Most fans understand their individual actions don’t really make their teams win or lose. Yet we still engage in magical thinking that our actions somehow help.

It turns out that magical thinking is hardwired into the human brain. To help with our survival, our brains evolved to make snap judgments about causation. It helps us make sense of a seemingly irrational world. Something happens that we don’t understand, we see something that could have caused it, and that allows us to come up with a plan of action to deal with what happened.

In days gone by, we often got things wrong. For example, we attributed disease to “bad humors,” instead of the viruses and bacteria we now know are responsible. But thinking about “bad humors” gave us the sense that we could deal with disease. This magical thinking reduced our anxiety about illness and allowed us to get on with our lives.

We don’t need magical thinking as much today as we once did, because we understand the world better now. Indeed, magical thinking can be quite dangerous when applied to social policy. But our brains still look for that snap causation — the Giants were losing until I wore these socks, so I’ll have to keep wearing the socks so they can continue to win.

There’s nothing wrong with magical thinking in sports, as long as you don’t take it too seriously. What you do really has no impact on the game, but thinking that way can help you feel more involved and gives you the feeling that you are helping your team.

The tugboats never came back, yet the Giants won the World Series anyway. Or maybe it was because I only ate popcorn when the other team was batting …

Sally Stephens is an animal, park and neighborhood activist who lives in the West of Twin Peaks area.

Grayson Perry’s ‘The Descent of Man’: Deconstructing the Masculine Mystique

Photo

CreditSonny Figueroa/The New York Times

 

The English artist and media personality Grayson Perry has a sexually ambiguous pageboy haircut. He sometimes wears dresses. He dedicates his new book, “The Descent of Man,” a plea for less toxic masculinity in the world, to his childhood teddy bear.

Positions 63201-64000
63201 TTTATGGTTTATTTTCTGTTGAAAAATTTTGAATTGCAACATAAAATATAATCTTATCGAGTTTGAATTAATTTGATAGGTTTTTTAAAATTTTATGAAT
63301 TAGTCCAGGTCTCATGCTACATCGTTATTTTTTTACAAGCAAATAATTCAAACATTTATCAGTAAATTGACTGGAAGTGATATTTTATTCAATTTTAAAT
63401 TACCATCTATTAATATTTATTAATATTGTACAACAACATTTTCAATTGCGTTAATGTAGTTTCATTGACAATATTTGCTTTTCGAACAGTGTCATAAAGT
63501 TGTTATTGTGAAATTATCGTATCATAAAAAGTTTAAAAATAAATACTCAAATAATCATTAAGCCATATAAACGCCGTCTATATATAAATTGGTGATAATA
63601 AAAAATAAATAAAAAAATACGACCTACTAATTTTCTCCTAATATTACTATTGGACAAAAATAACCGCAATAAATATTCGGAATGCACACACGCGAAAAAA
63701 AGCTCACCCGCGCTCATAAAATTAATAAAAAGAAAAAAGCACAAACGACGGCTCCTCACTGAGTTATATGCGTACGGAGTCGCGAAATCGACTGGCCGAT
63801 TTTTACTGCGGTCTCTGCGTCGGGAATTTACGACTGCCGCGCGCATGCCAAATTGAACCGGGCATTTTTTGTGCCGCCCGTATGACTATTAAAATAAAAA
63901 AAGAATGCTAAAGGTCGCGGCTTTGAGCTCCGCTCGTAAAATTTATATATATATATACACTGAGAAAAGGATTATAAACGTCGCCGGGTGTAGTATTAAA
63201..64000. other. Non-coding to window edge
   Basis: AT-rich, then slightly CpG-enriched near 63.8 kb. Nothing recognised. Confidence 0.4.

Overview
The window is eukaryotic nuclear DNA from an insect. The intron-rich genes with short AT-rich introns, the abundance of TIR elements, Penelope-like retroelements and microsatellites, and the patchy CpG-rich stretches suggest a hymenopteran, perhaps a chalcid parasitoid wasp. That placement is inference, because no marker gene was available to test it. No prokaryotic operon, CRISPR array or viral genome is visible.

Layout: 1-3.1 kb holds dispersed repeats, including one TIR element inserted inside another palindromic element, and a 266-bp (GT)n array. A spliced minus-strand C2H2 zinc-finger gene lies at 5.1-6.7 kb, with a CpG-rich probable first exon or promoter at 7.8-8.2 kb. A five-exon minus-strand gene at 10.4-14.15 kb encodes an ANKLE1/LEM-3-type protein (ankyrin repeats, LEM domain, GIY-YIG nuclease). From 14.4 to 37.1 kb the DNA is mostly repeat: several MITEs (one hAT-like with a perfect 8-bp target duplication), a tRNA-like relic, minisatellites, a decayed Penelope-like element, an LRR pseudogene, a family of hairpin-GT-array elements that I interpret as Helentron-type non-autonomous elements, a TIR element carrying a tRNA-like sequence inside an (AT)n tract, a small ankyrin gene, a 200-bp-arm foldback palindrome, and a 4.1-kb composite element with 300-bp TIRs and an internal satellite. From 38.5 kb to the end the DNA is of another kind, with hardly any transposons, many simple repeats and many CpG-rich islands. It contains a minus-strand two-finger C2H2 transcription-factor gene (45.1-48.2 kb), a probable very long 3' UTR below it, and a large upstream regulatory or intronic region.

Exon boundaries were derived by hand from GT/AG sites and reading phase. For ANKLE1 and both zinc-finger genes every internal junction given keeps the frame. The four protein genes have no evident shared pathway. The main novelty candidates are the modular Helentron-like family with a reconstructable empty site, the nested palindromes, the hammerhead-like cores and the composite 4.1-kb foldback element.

Scratch Perry, though, and you may nick a vein of macho. A cross-dresser with blue-collar roots, he grew up loving James Bond novels and military toys. As a teenager he had a shaved head and toted a skateboard, which he later swapped for a motorcycle and a leather jacket.

He’s been a competitive mountain biker — so competitive he would urinate in his Lycra shorts rather than make a pit stop. He once entered therapy to cope with his temper and road rage. Oh, and he’s married to a woman and has a daughter.

“Even when I am wearing a dress, I use the men’s toilets — mainly out of respect for an exclusively female space, but also because there is rarely a line in the gents,’” he writes. “At social venues there are rarely enough women’s toilets. Why is that? Nearly all architects are male.”

He’s a complicated fellow.

“The Descent of Man” (the title is from Darwin) is a short book that remixes a good deal of academic feminist thinking about braying masculinity. Little in it is truly original.

But Perry has a quick mind and a charming style of thrust and parry. He’s a popularizer, an explainer, a stand-up theorist. His book is as crisp and tart as a good Granny Smith apple.

Perry calls himself “a doubter at the gates of the crumbling superdome of masculinity.” He writes: “We need to get a philosophical fingernail under the edge of the firmly stuck-down masculinity sticker so we can get hold of it and rip it off. Beneath the sticker, men are naked and vulnerable — human even.”

Photo

CreditGrayson Perry

 

He’s surely right. As Homer Simpson asked Marge, “What about my womanly needs?”

But the Norwegian novelist Karl Ove Knausgaard is surely right, too, to fret throughout his epic and autobiographical “My Struggle” series that he (and thus modern man) has become soft and feminized. We’ve become “indoor cats,” in Dave Eggers’s memorable phrase.